(b) Public interest. The disclosure passes the first test only if it furthers the specific public interest of being likely to contribute significantly to public understanding of government operations or activities, regardless of any other public interest it may further. In analyzing this question, we will consider the following factors:
(2) Would disclosure of the records reveal any meaningful information about government operations or activities? Can one learn from these records anything about such operations that is not already public knowledge?
(3) Will the disclosure advance the understanding of the general public as distinguished from a narrow segment of interested persons? Under this factor we may consider whether the requester is in a position to contribute to public understanding. For example, we may consider whether the requester has such knowledge or expertise as may be necessary to understand the information, and whether the requester's intended use of the information would be likely to disseminate the information among the public. An unsupported claim to be doing research for a book or article does not demonstrate that likelihood, while such a claim by a representative of the news media is better evidence.
(c) Not primarily in the requester's commercial interest. If the disclosure passes the test of furthering the specific public interest described in paragraph (b) of this section, we will determine whether it also furthers the requester's commercial interest and, if so, whether this effect outweighs the advancement of that public interest. In applying this second test, we will consider the following factors:
(1) Would the disclosure further a commercial interest of the requester, or of someone on whose behalf the requester is acting? “Commercial interests” include interests relating to business, trade, and profit. Not only profit-making corporations have commercial interests—so do nonprofit corporations, individuals, unions, and other associations. The interest of a representative of the news media in using the information for news dissemination purposes will not be considered a commercial interest.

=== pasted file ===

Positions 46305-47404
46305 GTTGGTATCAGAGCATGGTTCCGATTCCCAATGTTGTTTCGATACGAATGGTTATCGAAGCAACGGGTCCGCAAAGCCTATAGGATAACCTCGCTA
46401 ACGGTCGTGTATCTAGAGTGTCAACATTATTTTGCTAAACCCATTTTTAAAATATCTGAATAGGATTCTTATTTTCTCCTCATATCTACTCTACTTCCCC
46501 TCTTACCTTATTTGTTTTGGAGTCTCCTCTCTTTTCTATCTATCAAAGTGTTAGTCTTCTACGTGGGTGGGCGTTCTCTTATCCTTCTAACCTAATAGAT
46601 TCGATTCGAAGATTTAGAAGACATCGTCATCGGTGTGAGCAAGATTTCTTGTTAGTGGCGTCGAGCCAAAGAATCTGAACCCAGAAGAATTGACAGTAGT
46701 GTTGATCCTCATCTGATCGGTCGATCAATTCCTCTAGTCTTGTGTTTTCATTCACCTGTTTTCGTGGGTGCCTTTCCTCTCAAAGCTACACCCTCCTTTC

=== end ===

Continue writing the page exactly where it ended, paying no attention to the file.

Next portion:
(2) If disclosure would further a commercial interest of the requester, would that effect outweigh the advancement of the public interest defined in paragraph (b) of this section? Which effect is primary?
(d) Deciding between waiver and reduction. If the disclosure passes both tests, we will normally waive fees. However, in some cases we may decide only to reduce the fees. For example, we may do this when disclosure of some but not all of the requested records passes the tests.
(e) Procedure for requesting a waiver or reduction. You must make your request for a waiver or reduction at the same time you make your request for records. You should explain why you believe a waiver or reduction is proper under the analysis in paragraphs (a) through (d) of this section. Only FOI Officers may make the decision whether to waive, or reduce, the fees. If we do not completely grant your request for a waiver or reduction, the denial letter will designate a review official. You may appeal the denial to that official. In your appeal letter, you should discuss whatever reasons are given in our denial letter. The process prescribed in § 402.190 of this part will also apply to these appeals.